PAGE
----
Tom, I was where you are six months ago. When my neighbors were telling me I was wasting my time trying to educate the City on the specifics in the Tree Ordinance. 3 trees died from construction activities for my house due to no tree protection at all and another is being taken down due to construction on the neighboring lot. After meeting with them I was optimistic that we made progress and that future residents would be less likely to be impacted. Then I reviewed the new tree ordinance. The July draft added a great clause that Sandy Springs and Decatur have to protect your trees bordering a neighboring construction site. But the final approved draft had that clause gutted specifically saying the victim is responsible for suing the builder. Someone at City Hall made a deliberate decision to not protect the residents. Costs of code enforcement are covered through building permit fees so lack of resources would be a weak argument. So I was left to put on my tin foil hat as to the City’s motivation for that decision. The mistakes and decisions are becoming too biased to chalk up as inexperience.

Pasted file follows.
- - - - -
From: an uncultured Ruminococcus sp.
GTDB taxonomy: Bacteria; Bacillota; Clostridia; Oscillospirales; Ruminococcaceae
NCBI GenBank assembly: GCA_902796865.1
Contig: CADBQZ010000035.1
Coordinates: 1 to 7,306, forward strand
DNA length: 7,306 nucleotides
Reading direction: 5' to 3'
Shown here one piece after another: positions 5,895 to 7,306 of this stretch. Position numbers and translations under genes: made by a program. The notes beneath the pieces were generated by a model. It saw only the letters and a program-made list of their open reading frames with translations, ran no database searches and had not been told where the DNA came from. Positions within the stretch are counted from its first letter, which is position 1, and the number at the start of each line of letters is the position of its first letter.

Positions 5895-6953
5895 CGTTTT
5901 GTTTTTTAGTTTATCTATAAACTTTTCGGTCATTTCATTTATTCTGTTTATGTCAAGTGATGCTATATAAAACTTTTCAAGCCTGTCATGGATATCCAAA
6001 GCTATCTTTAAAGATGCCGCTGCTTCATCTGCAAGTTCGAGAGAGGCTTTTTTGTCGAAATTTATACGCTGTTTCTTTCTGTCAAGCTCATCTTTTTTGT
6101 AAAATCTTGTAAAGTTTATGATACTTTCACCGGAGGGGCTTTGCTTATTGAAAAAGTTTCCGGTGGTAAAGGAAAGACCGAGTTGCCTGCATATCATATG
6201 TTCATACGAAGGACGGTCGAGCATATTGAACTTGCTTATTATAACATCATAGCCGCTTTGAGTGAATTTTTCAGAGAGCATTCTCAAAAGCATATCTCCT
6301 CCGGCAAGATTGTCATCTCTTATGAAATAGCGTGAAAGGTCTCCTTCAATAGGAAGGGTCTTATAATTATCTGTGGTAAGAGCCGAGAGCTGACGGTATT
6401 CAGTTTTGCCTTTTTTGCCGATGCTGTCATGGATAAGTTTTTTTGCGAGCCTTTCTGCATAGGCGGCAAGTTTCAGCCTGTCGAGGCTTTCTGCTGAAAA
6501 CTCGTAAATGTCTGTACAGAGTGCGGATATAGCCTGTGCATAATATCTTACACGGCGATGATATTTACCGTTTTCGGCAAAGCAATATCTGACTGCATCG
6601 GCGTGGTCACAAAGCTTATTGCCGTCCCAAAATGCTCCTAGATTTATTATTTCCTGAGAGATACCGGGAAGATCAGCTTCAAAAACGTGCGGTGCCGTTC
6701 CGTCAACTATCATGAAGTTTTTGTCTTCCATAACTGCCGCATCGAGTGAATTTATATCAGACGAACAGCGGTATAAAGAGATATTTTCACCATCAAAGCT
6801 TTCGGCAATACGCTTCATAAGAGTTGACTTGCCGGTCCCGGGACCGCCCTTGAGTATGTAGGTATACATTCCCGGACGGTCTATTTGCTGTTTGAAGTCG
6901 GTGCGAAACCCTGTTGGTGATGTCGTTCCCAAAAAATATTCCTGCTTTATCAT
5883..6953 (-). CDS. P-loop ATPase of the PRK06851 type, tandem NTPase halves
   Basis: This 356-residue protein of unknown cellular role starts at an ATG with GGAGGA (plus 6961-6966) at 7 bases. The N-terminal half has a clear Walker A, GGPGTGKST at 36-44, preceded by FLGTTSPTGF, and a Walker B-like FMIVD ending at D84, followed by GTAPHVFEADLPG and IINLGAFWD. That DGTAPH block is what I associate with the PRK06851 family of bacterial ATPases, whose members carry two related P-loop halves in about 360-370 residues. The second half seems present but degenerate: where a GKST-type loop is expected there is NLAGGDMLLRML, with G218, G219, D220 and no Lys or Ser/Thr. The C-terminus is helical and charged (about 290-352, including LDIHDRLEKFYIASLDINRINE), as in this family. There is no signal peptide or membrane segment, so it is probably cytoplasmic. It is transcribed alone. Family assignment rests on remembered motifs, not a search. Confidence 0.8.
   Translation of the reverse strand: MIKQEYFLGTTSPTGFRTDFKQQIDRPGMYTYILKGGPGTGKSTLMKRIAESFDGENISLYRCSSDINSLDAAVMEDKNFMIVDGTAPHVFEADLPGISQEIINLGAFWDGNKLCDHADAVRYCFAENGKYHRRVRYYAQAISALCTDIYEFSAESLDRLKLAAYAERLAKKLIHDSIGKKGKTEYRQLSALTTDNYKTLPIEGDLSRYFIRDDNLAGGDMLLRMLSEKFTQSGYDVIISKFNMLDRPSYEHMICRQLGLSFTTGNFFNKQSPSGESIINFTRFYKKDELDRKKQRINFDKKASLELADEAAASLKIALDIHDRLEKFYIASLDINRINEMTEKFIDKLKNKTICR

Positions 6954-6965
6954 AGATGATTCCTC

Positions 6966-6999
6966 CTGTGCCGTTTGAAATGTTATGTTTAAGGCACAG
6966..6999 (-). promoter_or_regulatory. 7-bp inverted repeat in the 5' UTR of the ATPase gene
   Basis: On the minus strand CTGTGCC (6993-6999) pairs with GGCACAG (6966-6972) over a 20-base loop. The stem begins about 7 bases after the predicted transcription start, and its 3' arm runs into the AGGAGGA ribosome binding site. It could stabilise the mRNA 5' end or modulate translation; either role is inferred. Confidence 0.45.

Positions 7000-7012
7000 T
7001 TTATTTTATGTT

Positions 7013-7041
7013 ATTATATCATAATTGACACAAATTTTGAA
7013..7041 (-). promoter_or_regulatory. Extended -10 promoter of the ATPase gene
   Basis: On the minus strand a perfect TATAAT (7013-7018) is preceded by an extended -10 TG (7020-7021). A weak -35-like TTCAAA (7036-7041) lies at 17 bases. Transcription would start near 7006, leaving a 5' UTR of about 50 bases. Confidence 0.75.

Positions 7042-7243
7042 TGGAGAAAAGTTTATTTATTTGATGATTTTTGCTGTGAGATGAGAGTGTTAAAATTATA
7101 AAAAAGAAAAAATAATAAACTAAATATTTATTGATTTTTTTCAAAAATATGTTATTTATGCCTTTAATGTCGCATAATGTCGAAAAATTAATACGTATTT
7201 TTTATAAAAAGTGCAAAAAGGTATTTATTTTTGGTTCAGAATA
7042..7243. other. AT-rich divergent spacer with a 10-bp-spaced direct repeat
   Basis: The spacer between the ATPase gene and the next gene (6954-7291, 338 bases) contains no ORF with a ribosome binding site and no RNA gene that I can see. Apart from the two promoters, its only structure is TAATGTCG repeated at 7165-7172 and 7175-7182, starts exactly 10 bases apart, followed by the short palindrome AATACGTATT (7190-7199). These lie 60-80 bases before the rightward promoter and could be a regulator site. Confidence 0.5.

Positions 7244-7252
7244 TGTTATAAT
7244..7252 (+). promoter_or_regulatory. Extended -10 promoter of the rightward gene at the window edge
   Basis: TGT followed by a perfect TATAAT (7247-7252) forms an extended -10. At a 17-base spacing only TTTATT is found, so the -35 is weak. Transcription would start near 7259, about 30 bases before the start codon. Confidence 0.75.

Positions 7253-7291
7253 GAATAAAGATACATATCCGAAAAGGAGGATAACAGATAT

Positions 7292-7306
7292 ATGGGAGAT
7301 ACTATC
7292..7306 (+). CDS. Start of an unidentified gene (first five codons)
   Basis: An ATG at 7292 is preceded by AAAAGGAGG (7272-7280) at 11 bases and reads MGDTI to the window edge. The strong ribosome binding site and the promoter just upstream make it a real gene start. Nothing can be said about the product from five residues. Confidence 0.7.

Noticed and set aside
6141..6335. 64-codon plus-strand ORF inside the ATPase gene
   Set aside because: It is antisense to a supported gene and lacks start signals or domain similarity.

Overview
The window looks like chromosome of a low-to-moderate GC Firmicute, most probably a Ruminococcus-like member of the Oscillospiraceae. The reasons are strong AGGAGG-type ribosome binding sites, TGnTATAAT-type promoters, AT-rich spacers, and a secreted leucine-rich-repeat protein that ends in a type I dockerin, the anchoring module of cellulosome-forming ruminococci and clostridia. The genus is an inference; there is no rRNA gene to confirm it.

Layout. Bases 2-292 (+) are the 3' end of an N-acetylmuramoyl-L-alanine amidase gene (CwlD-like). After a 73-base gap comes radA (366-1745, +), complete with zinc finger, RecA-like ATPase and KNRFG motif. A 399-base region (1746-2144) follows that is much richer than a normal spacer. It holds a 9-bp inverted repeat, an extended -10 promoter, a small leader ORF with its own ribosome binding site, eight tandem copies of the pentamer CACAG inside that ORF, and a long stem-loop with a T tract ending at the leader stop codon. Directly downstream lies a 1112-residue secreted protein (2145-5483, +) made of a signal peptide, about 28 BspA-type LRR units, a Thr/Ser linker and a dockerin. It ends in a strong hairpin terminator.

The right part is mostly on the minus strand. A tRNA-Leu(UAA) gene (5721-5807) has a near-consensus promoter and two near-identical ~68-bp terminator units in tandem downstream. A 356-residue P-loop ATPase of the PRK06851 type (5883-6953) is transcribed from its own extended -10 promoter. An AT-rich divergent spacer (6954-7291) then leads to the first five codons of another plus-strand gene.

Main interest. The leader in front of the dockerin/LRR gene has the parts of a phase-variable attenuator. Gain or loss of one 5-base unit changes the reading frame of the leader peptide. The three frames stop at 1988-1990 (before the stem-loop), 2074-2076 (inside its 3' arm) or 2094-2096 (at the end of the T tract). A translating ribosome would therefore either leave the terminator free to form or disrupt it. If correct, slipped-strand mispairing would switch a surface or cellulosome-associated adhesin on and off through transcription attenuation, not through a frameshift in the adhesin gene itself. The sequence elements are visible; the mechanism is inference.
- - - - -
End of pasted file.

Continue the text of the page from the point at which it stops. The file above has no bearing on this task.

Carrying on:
16. 16

    Ben Pride

    Your article is a typical backlash against government, any government. Unlike Chad Boles who tries to get you to believe that every property over 40 years old will be taken for redevelopment and then fail. You, at least, just don’t trust the competence of our leaders. Okay, I’ll look for your name on the ballot next year.